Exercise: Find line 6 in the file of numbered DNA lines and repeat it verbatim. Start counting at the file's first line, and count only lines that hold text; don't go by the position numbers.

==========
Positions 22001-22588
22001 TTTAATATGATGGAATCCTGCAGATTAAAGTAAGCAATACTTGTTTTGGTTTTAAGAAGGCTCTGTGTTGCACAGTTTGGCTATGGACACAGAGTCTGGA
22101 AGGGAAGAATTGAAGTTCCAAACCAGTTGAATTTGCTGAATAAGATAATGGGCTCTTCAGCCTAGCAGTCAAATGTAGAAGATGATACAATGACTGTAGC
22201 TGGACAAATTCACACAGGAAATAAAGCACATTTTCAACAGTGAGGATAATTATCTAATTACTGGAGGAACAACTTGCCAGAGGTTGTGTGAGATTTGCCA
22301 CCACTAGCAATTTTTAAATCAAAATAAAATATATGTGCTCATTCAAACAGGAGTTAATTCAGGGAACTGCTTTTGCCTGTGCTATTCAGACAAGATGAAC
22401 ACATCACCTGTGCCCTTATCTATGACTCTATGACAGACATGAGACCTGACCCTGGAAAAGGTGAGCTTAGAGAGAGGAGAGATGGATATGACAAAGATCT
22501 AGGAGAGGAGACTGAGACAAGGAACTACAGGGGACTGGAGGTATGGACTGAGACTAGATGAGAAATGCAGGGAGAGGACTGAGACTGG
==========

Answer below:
22401 ACATCACCTGTGCCCTTATCTATGACTCTATGACAGACATGAGACCTGACCCTGGAAAAGGTGAGCTTAGAGAGAGGAGAGATGGATATGACAAAGATCT